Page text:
Reflection: Developing a Conceptual Understanding Introduction to Scientific Inquiry: The Eight Essential Science Practices - Section 3: Vocabulary Instruction


In the early 1990s research began to show that students who received Science instruction that focused on rote memorization of vocabulary terms and facts, did not develop the deep conceptual understanding of scientific concepts, or perceive the nature of Science to the degree that would allow them to be successful at the college level.

Research has consistently shown that "front-loading" or pre-teaching vocabulary is critical for student acquisition of scientific concepts.

I know for the success of my students I must do these three things:

1.  Front-load or pre-teach important scientific and high utility words, and teach vocabulary at the earliest possible opportunity so students can hear and use the words as many times as possible.  That being said, there will situations where the vocabulary in Science will need to be taught after an engaging opportunity, in order to give students some kind of experience to attach the new language to.  

2.  Provide hands-on activities where students have the opportunity to practice their use.

3.  Insist that students use "the language of science" in activities and discussions.

The hardest one is #3.  This means that when students use an alternate easier word, such as "stuff" or "that thing" - I have to make them go back and re-word their sentences, using correct terminology.  It means that I have to pay attention to students who are using correct terminology and "make them famous" by calling public attention to them in class - thereby rewarding that behavior.  It means that I must continually look for opportunities to pepper my instructions with "and I am looking for evidence of the language of Science in your spoken and/or written responses."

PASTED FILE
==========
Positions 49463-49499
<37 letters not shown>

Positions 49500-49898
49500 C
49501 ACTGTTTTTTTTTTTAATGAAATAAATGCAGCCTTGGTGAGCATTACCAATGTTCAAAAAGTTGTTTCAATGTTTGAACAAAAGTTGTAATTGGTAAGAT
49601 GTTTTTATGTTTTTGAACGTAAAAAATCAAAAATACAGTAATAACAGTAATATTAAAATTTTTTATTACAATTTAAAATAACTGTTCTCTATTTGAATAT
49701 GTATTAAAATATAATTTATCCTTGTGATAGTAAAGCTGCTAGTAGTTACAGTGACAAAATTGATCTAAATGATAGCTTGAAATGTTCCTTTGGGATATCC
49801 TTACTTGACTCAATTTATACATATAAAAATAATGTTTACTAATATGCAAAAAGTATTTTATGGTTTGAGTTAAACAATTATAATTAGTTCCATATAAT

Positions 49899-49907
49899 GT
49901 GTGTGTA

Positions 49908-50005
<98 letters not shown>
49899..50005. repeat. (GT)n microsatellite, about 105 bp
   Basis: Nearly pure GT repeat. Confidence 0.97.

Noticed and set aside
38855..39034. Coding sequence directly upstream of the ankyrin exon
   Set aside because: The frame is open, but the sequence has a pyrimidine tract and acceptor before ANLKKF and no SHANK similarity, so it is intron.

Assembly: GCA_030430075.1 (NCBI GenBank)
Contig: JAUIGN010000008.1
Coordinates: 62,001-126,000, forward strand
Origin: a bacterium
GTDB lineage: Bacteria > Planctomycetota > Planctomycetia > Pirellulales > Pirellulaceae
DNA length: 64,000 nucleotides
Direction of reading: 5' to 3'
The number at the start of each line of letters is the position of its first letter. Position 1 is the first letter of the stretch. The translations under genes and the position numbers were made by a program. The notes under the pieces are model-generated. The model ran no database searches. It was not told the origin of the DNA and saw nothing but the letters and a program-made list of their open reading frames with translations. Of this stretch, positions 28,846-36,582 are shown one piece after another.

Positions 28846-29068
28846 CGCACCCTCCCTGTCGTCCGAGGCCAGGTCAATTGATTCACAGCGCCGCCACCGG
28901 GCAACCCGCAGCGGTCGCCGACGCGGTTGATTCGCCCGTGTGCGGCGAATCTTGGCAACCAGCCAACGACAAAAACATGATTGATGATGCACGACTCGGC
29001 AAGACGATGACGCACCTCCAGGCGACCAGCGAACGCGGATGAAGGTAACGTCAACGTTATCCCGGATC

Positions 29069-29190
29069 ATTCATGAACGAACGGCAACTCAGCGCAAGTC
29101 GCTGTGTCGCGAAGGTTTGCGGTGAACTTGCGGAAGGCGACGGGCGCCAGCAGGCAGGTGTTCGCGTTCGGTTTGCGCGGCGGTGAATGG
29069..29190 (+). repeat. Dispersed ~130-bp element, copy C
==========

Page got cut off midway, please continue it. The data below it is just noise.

This year I have placed a sign in my classroom that says "The Language of Science is Spoken Here." just to remind me.

If my students leave my room not being able to speak Science, then they will not be able to do or understand Science.  The reality is, even if they can explain a scientific concept in their own words, if they read it in scientific terms and cannot understand the vocabulary, they will not be successful in contexts other than my classroom - this includes the kind of  high stakes assessments that will keep them out of the Science classes they need to be successful in college.

  Vocabulary - Learning the Language of Science
  Developing a Conceptual Understanding: Vocabulary - Learning the Language of Science
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Introduction to Scientific Inquiry: The Eight Essential Science Practices

Unit 1: What's The Matter Plaid Pete?
Lesson 2 of 22

Objective: SWBAT list and describe the eight essential Science Practices used in scientific inquiry.

Big Idea: What do scientists do, and how do they work? This engaging activity using chant, or rap, provides students with an overview of the eight essential Science Practices specified by the Next Generation Science Standards.

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Science, Science Vocabulary, ELL, GLAD
  65 minutes
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